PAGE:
Sunday, June 30, 2013

WORK WORK....and more WORK!!

 

This video was taken with the camera on my phone so please excuse the poor quality. What im basically doing is taking a quick walk through my lab and showing you where I work. My project involves whole cell patch clamp of amicrine cells in goldfish retinas. Pretty interesting right...I know!

The Beautiful City of Florianopolis




After nearly 4 weeks, it's still hard to believe that we're actually living in Brazil.

The bus terminal TILAG is our only 
way to leave Lagoa and explore the
rest of the island. After a few weeks I've
finally gotten the hang of the bus
schedule, so I don't get lost as often
anymore.
The view from the top of the mountain we have to cross every day to get to our labs, as well as anywhere else on the island. Our pousada is on the shore of the Lagoa, on an unbelievably peaceful and beautiful street. 

The graffiti throughout the island is really awesome.
The wall says, "Our world is sick,"
and the pill says "peace" and "love."
 




With protests and demonstrations 
spreading across Brazil, it was only
a matter of time until the people of 
Florianopolis got involved. An
estimated 70,000 people occupied the
streets of Centro last week, with songs
of peace and change.




The island of Florianopolis is beautiful, beyond words, and the biodiversity throughout the island is astonishing.
From the beaches of Barra da Lagoa, we began walking through the sand dunes, stretching across the horizon
towards the distant mountains.
Eventually, we stumbled upon remnants of the long-forgotten lake that used to occupy
 the sand dunes.Bright,fresh foliage dotted the dunes, with a number of strange birds
circling the air and wandering the sand.

Our Neurobiology lab at UFSC, where
we do stereotaxic surgery and behavioral
experiments, and drink a ton of coffee. 




Working in Padua's lab has been an awesome experience. Since Padua has been travelling to international
conferences lately, I've been working primarily with two Cristiane and Frank, two PhD students. Along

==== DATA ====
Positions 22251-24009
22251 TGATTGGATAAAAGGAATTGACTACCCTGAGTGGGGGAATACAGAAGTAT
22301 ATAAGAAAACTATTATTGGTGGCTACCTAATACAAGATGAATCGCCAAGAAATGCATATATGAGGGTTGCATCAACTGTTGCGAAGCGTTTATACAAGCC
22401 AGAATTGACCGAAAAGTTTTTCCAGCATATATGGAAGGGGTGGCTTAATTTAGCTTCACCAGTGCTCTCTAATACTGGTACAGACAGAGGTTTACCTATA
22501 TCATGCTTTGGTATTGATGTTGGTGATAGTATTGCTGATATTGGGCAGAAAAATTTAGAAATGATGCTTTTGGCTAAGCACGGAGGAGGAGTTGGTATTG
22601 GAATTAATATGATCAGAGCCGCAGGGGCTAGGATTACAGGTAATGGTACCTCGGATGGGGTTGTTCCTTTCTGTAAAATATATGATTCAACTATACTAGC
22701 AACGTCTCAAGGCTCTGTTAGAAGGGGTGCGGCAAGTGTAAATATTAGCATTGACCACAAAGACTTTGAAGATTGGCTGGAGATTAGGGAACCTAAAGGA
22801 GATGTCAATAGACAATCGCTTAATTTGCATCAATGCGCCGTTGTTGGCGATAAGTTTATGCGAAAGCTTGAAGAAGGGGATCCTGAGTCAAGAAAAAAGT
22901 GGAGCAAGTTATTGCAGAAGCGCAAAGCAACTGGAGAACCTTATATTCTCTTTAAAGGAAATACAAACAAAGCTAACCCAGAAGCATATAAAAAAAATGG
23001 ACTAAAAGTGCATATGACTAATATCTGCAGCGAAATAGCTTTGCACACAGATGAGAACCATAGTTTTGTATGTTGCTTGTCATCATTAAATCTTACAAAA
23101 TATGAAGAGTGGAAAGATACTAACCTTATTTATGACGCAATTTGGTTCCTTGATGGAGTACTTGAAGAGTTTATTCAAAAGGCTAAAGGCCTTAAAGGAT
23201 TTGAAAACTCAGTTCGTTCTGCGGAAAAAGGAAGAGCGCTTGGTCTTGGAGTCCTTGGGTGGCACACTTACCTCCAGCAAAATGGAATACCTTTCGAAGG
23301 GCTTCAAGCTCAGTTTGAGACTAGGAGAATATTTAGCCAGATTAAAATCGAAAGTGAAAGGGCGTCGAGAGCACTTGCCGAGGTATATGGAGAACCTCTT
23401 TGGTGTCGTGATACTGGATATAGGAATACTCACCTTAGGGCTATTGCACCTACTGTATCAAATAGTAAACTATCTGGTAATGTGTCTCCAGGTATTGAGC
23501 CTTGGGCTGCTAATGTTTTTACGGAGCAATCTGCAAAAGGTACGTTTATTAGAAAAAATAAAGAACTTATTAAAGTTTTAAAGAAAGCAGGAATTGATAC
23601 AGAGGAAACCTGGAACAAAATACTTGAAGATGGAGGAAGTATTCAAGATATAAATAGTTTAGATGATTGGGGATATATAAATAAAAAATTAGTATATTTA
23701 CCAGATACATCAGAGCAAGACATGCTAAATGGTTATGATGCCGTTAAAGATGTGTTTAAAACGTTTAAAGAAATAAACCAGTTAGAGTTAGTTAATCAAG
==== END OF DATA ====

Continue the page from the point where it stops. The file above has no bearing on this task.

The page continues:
with teaching me dozens of techniques and helping me design my research project, they have been
very patiently trying to help me with my Portuguese.


Florianopolis really is the most beautiful place in the world.  

Saturday, June 29, 2013

Living the Brasileira Life



It's been two weeks since my last blog post and I don't know where to begin. Well for starters, I can't believe we are already starting week four! It feels as if we were just stepping off the plane yesterday! From our amazing view of Lagoa da Conceiçao to the rolling mountains, it's hard to believe that we're really living here!

Before leaving for Brasil, my major concern was the language barrier. I knew enough to begin a conversation, but not finish it. Listening to the Brasilians speak Portuguese was mind blowing for the first couple weeks but after practicing with my lab mates I'm slowly but surely learning. Everyone is so helpful and forgiving of me when I butcher the pronunciation of words like "trabalho." One day I'll get it.

Every morning it has become a tradition for Erica and I to order a frango empanado at the bus station before riding to the Universidade Federal de Santa Catarina (UFSC) where our labs are located. These little pieces of heaven make living in Florianopolis that much greater. I'm pretty sure I'm already addicted to them. It didn't take long for us to learn how to navigate the bus system and make our way around the island. I think the native Brasilians mistake me and Erica for Brasileira's because they now come up to us asking questions (in Portuguese!) about the buses! It's exciting yet frightening at the same time. They speak so fast!

In the lab, I had the opportunity to observe the master's and doctoral students' experiments.  My mentor, Dr. Linder, thought it would be a good idea for me to be able to see the work each student was conducting so I could get a broad-spectrum understanding of the research she is managing. It was interesting to see how each student had his or her own way of doing the same lab technique when dealing with live animals subjects. I begin conducting my own experiments next week and I am more than excited to get going. The weeks are now flying by and I have enjoyed every second of it. Eu amo Floripa!

The Value of a New Experience


Fique tranquilo (translation: “Don’t worry about it”)!  If there is one thing I admire about the people of Brasil, it’s their optimism and positivity.  Throughout the past month, I’ve learned how to truly relax and enjoy the moment. In America, many people live to work but in Brasil, most people work to live (and when they do work, they love what they do). The people of Brasil have given me a new outlook on almost everything, and I’m eternally grateful.

My project is finally starting to gain momentum after spending some time learning new lab techniques. I've logged in nearly 50 hours in the lab for the past few weeks, but the first half of my project is complete and I’m getting really promising results. Two weeks ago, I never thought it’d be possible for me to perform a surgery on a rat to extract the nucleus of the solitary tract from the rest of the medulla oblongata, but my technique and precision has improved incredibly.